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The Antidepressant Quandary —

The Antidepressant Quandary — Perspective
Considering Suicide Risk When Treating Adolescent Depression
Gregory E. Simon, M.D., M.P.H.

In March 2004, the Food and Drug Administration (FDA) issued a public health advisory regarding worsening depression and suicidal thoughts and behavior in patients treated with the newer antidepressant drugs fluoxetine (Prozac), sertraline (Zoloft), paroxetine (Paxil), fluvoxamine (Luvox), citalopram (Celexa), escitalopram (Lexapro), bupropion (Wellbutrin), venlafaxine (Effexor), nefazodone (Serzone), and mirtazapine (Remeron). In February 2005, the agency extended the warning to include all antidepressant drugs. This warning was prompted by analyses of data from placebo-controlled trials of antidepressants suggesting that the drugs were associated with an increased risk of suicidal behavior in children and adolescents.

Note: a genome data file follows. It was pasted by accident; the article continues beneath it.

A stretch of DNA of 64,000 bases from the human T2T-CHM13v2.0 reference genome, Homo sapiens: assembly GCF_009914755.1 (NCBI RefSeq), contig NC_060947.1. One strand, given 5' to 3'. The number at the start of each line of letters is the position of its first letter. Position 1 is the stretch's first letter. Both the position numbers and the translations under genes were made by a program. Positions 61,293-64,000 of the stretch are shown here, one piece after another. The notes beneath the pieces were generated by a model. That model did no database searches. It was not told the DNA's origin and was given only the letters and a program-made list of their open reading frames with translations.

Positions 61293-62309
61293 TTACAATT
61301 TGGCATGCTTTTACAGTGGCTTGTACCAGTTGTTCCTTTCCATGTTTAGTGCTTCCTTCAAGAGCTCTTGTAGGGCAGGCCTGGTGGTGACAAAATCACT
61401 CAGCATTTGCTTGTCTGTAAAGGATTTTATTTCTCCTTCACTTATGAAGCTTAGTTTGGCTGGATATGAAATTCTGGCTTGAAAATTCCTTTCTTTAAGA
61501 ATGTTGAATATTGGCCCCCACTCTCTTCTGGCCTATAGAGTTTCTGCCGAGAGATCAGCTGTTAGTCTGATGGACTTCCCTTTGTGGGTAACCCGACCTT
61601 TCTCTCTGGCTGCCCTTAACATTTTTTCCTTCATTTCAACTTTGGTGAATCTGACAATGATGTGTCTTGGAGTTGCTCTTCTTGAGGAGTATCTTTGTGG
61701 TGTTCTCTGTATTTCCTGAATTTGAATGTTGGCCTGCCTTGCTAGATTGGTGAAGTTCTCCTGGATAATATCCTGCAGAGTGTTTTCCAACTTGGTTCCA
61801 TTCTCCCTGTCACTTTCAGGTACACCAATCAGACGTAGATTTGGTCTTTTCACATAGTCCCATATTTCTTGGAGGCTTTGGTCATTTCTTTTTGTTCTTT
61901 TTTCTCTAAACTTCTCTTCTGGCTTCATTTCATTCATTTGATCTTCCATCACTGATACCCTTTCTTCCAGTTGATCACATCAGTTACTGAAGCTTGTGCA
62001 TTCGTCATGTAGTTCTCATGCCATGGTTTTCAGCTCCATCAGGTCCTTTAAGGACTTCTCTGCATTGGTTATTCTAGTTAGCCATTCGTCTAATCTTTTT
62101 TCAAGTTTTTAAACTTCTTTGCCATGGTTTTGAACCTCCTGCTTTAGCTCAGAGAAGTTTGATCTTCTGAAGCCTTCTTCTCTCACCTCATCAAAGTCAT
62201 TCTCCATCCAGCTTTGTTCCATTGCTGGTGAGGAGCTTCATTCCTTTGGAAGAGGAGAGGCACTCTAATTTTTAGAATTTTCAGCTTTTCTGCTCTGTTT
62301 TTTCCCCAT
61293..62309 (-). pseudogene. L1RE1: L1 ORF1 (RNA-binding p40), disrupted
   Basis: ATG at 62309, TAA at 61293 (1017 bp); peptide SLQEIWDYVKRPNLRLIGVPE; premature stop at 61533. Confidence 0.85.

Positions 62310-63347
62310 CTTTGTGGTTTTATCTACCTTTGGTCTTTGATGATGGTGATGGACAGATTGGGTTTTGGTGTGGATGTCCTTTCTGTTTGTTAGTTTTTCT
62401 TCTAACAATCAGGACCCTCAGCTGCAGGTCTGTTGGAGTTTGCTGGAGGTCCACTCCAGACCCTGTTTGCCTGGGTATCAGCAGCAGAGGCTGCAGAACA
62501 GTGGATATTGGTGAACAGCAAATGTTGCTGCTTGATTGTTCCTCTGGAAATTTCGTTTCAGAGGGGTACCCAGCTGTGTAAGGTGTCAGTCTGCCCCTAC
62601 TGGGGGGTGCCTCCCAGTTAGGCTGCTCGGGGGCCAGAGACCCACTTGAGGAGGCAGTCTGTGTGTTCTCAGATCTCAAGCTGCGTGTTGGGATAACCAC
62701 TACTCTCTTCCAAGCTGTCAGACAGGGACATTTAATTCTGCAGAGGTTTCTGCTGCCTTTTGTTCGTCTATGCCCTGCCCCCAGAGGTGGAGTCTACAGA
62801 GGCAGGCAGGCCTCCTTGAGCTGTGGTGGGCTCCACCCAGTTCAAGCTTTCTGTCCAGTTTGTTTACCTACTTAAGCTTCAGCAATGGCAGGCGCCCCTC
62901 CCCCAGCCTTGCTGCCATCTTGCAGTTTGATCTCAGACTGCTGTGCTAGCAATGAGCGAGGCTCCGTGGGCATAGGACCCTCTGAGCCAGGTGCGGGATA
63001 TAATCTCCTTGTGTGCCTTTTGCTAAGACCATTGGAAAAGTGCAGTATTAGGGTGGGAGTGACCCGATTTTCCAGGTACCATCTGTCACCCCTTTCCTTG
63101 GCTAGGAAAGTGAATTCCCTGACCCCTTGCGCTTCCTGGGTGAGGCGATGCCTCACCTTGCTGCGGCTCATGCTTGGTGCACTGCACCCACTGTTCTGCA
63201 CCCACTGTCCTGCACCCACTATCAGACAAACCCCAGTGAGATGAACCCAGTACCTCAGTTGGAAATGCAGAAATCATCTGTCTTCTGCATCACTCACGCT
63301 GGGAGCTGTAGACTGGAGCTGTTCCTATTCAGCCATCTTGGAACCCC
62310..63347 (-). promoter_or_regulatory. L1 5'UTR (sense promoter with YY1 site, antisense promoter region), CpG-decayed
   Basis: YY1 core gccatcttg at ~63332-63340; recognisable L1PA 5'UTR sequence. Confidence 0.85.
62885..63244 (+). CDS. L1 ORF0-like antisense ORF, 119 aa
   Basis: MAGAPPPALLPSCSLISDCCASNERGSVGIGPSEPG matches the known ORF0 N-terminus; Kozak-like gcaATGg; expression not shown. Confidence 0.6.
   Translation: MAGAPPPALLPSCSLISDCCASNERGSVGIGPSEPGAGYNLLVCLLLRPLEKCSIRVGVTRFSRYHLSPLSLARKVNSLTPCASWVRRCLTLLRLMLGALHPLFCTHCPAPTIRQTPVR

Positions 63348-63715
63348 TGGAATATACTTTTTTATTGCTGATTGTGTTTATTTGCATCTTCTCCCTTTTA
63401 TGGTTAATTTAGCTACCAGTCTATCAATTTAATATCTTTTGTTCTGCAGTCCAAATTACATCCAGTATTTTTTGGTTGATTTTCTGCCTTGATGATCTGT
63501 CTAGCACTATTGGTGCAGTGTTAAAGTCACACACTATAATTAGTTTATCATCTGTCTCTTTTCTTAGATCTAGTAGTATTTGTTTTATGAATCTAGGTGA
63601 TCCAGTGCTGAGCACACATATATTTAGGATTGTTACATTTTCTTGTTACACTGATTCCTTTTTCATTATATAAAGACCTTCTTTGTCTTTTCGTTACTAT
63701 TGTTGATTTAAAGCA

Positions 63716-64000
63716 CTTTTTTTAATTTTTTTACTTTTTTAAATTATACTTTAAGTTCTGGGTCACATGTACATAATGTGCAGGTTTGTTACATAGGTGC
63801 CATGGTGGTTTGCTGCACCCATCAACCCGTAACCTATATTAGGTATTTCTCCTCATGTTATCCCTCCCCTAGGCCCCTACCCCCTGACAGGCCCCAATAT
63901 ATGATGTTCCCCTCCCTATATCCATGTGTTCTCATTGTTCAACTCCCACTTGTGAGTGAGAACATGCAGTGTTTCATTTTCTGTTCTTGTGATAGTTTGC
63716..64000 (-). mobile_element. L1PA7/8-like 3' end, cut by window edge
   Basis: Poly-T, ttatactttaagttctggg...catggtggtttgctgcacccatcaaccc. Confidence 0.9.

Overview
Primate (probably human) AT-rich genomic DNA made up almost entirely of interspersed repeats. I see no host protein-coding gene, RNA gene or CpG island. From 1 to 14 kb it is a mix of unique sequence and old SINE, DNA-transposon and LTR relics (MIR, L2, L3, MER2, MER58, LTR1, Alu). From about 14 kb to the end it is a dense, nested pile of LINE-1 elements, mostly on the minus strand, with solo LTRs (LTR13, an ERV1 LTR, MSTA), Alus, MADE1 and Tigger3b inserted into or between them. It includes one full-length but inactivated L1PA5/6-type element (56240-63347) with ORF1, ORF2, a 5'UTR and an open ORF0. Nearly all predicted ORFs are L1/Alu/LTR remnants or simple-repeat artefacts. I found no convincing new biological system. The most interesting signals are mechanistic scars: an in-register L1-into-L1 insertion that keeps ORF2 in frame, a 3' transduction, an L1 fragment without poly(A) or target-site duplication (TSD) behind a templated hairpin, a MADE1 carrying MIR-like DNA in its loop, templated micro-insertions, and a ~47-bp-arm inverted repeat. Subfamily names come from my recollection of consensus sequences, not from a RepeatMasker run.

Subsequent research leaves considerable uncertainty regarding this relationship. In response to concerns about the validity of the data behind the advisory, the FDA reanalyzed all episodes of suicidal behavior in pediatric trials of antidepressants. Investigators found that the risk of suicidal ideation, suicidal behavior, or a suicide attempt was approximately twice as high among children and adolescents receiving one of the newer antidepressant drugs (4%) as among those receiving placebo (2%).1 In contrast, large observational studies have documented that the risk of a suicide attempt actually decreases after patients begin taking medication2 and that communities with higher rates of antidepressant use have, on average, lower rates of suicide.3